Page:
The "back to basics" of it is that you are using their network and their servers, and they can do whatever they want as long as they inform the users of their policy. The users are informed that the email is being scanned, so you either accept that, or you don't use their email service (and you don't reply or send email to anyone with a Google/MS/Yahoo! email account with anything that you would not want to be public knowledge).

The difference between the email policies and the general Internet tracking by the companies who do that, is that the general Internet tracking is not done on users who have accepted a TOS regarding that tracking. The tracking is an agreement between web site operators and the companies doing the tracking -- the web site visitors have no voice in that (except for those who have the technical knowledge to block the tracking on their end of the connection).
--
We can never have enough of nature.
We need to witness our own limits transgressed, and some life pasturing freely where we never wander.


novaflare
The Dragon Was Here
Premium
join:2002-01-24
Barberton, OH

1 recommendation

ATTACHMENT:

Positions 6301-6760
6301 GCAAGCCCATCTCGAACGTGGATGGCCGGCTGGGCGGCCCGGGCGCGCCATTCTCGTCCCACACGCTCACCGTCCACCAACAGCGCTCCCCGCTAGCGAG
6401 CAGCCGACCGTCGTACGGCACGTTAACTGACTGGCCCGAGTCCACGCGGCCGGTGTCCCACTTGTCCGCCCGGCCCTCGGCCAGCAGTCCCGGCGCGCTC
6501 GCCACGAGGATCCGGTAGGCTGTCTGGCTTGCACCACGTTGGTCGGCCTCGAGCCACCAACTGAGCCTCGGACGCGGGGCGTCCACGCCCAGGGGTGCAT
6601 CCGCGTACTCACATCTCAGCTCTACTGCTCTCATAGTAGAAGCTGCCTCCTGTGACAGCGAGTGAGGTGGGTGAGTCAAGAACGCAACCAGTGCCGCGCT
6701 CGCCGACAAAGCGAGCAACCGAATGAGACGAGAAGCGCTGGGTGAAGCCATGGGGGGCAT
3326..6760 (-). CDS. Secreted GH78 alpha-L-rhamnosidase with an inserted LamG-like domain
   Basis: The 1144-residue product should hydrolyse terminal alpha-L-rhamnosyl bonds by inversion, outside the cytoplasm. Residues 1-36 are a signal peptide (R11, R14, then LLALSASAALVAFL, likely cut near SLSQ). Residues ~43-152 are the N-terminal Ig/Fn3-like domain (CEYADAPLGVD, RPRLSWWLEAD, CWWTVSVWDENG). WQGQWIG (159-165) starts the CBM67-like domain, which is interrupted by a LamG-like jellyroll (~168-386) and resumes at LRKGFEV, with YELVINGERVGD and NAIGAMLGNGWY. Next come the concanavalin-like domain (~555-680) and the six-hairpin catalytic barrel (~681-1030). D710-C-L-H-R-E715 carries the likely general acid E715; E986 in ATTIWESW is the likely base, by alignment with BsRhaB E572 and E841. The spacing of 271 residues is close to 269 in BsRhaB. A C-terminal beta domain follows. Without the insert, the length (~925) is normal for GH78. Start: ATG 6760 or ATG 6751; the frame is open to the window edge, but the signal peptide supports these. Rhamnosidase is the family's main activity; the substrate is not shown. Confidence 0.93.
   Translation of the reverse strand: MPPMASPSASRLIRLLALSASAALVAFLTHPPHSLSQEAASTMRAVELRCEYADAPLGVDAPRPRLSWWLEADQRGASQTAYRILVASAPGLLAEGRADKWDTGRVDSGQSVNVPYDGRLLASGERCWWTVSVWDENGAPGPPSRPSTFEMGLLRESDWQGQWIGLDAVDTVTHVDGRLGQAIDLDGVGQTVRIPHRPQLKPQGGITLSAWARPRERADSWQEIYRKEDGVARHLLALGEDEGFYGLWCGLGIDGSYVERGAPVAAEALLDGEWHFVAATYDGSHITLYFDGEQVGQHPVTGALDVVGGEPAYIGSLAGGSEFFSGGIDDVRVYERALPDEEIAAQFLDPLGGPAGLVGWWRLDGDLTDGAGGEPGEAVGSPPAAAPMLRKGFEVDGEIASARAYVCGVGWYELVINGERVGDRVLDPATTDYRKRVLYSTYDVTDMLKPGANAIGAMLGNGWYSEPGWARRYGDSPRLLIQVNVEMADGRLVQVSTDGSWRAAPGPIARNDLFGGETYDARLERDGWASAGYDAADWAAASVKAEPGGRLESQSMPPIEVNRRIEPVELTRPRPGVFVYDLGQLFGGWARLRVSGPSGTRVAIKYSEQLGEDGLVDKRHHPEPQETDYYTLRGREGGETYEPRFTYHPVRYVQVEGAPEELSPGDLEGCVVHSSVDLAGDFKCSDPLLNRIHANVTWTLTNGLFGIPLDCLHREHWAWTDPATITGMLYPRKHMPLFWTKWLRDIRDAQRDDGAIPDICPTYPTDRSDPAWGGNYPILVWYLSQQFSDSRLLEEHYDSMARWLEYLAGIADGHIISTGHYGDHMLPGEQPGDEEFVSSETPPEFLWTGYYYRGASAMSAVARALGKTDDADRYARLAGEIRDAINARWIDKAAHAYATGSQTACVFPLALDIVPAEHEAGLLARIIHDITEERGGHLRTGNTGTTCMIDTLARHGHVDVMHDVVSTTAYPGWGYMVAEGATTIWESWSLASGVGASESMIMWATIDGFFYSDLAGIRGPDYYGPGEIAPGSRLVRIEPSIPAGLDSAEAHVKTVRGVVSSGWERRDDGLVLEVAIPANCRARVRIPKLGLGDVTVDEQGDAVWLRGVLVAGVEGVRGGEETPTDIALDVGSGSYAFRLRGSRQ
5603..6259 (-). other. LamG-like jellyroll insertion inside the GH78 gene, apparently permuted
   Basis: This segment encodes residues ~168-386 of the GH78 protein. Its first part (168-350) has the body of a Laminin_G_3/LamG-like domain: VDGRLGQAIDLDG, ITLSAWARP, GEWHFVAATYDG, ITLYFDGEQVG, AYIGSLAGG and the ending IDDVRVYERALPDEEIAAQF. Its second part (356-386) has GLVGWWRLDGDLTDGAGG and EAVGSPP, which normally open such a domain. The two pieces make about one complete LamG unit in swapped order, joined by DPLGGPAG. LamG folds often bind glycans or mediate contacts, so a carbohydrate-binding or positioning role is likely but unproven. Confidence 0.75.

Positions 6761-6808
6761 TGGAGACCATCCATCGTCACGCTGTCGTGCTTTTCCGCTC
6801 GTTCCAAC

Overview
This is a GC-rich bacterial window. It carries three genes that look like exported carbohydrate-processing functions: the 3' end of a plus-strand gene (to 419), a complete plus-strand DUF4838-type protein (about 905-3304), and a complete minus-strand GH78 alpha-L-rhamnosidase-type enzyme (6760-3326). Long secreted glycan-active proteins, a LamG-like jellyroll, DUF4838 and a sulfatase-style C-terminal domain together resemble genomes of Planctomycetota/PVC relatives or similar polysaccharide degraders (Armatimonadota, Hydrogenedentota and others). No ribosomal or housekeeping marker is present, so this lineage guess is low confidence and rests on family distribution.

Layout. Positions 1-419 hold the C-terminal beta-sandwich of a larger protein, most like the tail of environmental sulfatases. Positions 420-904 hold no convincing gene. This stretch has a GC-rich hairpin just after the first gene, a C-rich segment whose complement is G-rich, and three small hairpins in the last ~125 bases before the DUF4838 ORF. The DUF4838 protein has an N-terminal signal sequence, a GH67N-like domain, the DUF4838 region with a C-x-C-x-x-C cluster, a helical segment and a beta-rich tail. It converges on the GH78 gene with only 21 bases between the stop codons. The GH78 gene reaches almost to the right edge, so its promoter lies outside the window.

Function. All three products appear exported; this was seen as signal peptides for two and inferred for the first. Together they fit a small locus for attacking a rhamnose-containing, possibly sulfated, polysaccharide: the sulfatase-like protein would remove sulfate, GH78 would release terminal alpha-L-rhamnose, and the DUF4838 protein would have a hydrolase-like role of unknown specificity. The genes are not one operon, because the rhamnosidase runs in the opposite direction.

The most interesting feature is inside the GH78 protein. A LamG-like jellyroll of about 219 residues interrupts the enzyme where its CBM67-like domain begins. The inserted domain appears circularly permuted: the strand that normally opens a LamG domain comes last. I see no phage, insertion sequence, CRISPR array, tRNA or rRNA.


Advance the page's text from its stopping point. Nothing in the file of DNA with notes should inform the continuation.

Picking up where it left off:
reply to NotGreen
Truth is we have never had true privacy on the net. It started out as a gov/military network. That we later got access to. It was never made to be private out side of the military. Any privacy we have we gained over time. Truthfully we have more privacy online now then we did when we first got access. We do now have less and less than we did say 10 12 15 20 years ago. We being most. Me i likely have as little oyt there about me as i did 20 years ago. Simply put i never send a email pm or post any thing on a forum that i would not say in a crowd of strangers. Granted i have posted on forums where the admins do not want the rest on the forums or out side their circles knowing what is said. But again i personally could not care less about it getting out if they want it done that way it is in the end on them if and when it leaks out. I do my job as instructed though i may protest the way i have to do it letting them know it can possibly at some point be seen by the public or what have you.

As for googles actions etc. When you make a account as chubbize said it is in their ToS.

BTW i see your partial ip do to your anon posting this can be used to find out a general location of where you live (prob just the city) the isp your using etc. You may be using anon posting do to work etc. But assuming privacy concerns that partial ip leaks loads of info about you. Scary sort of (mostly useless).